DAY OF THE DOG, Etcetera Theatre - Camden Fringe Review

The thing about mental illness or rather depression, is it’s a bit like alcoholism. People may grumble about drunken behaviour, but seldom take long-term action. However, once you give it a name/label and an official diagnosis, then you have no choice but to acknowledge and deal with it. Also, the stigma of such a thing sticks, so help is seldom sought unless it’s a last resort.

Blue Sparrow Theatre’s Company’s Day of the Dog addresses depression during adolescence, when the ‘bad things’ of life can feel heightened and communication between peers, parents and family can be fraught at the best of times. The play begins with Polly (Jeannie Dickinson) lying wide awake in bed waiting for the alarm of her phone to go off. The alarm rings, but she makes no effort to get up. Polly’s younger sister Harriet (Francesca Burgoyne) and mother Karen (Gina Radford) do their best to encourage her to get up, but have to leave eventually for fear of being late for school. The evening brings stern words from Karen before she’s due to leave the house again. Trying to be understanding, Karen’s effort to encourage Polly to talk are in vain, but changing tact and being stern with Polly yields the same results. A breakthrough of sorts does take place later from the most unlikely source...

Day of the Dog is a ‘small’ play, but that is why it works so well. This is no One Flew Over The Cuckoo’s Nest or Girl, Interrupted, but a family trying to cope when one of its members can’t articulate why physically and mentally they’re not 100%.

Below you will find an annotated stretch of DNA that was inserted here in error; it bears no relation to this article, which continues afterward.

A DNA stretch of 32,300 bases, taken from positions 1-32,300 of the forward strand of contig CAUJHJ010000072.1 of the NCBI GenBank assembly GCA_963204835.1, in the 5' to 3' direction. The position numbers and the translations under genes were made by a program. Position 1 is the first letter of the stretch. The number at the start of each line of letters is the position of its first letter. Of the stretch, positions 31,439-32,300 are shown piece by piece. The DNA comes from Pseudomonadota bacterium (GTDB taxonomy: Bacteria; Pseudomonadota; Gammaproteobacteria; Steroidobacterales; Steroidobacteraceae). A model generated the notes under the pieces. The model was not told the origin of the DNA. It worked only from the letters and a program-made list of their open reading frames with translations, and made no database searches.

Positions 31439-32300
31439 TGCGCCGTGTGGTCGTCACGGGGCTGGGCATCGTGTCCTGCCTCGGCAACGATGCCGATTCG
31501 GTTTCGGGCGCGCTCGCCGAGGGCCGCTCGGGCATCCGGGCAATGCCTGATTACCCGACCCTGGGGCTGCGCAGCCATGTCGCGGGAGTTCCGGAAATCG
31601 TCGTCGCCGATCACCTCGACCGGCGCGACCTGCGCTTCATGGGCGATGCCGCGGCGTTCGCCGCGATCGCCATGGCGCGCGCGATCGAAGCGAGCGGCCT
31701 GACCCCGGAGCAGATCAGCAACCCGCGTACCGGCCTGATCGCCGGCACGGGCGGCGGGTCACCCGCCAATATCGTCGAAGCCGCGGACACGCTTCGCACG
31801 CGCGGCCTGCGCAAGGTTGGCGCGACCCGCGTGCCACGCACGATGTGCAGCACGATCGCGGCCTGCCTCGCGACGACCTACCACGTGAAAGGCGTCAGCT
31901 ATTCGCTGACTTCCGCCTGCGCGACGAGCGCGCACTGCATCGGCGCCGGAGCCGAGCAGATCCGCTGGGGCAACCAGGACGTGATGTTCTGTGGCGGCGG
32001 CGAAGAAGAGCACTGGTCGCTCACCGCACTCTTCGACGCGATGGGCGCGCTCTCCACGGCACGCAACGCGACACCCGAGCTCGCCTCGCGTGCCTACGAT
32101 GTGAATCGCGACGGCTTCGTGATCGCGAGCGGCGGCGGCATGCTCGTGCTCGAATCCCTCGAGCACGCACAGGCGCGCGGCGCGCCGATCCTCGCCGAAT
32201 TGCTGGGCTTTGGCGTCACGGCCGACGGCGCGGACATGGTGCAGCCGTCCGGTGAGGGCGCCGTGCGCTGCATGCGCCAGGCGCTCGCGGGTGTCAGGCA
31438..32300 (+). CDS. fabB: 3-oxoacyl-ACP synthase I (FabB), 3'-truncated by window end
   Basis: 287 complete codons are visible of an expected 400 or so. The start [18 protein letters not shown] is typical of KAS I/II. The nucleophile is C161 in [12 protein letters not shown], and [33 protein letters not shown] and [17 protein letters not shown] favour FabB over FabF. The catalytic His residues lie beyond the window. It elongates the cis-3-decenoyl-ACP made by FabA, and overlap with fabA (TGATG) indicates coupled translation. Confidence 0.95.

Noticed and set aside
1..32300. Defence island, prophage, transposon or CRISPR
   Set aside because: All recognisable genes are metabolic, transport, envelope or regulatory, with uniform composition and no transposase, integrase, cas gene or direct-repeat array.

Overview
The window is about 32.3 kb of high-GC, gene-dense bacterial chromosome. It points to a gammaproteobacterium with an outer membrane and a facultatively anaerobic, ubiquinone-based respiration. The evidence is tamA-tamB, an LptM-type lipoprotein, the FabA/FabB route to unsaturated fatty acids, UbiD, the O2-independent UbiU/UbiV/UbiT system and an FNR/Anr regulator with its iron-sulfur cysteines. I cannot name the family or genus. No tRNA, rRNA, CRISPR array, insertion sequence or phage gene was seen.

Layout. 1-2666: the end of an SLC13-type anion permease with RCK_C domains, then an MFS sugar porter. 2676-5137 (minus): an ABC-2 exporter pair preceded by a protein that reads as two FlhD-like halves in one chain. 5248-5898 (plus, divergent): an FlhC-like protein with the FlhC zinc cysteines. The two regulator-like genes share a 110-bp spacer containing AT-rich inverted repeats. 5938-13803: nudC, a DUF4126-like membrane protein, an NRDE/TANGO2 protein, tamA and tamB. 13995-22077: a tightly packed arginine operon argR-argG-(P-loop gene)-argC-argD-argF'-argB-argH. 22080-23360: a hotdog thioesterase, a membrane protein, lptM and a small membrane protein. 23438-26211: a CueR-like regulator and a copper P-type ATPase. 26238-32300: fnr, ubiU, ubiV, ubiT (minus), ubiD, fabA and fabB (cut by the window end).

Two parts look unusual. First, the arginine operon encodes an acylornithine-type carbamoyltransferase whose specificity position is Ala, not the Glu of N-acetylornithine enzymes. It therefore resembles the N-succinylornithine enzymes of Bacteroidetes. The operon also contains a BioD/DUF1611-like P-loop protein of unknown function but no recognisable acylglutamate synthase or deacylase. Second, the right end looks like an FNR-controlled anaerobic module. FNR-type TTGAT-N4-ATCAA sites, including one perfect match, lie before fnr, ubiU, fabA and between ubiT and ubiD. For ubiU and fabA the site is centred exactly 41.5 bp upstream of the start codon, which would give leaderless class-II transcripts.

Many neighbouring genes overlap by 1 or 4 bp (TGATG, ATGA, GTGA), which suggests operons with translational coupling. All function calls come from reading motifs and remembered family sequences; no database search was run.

It’s a credit to Blue Sparrow that their research of minutiae of depression is so accurately realised. Anyone who’s seen Lars Von Trier’s Melancholia (one of the best films about depression to date) knows the clinically depressed suffer from lack of energy and appetite, and that insomnia too is far from rare. The exhaustion and weariness on Dickinson’s face as she’s been asked for the umpteenth time about her state of mind is priceless – to some degree wanting to talk, but not knowing how to articulate her troubled emotions. As a counterpoint, Burgoyne’s energetic performance as Harriet beautifully captures the ambivalent sibling relationship: one minute polar opposites, repellent to each other and under the right circumstances, one of the strongest bonds possible.

If you work in the Camden area and can go on a late lunch, do treat yourself to this thought-provoking, succinct and accessible play.

© Michael Davis 2015

Day of the Dog runs at Etcetera Theatre until 21st August 2015 (2pm).

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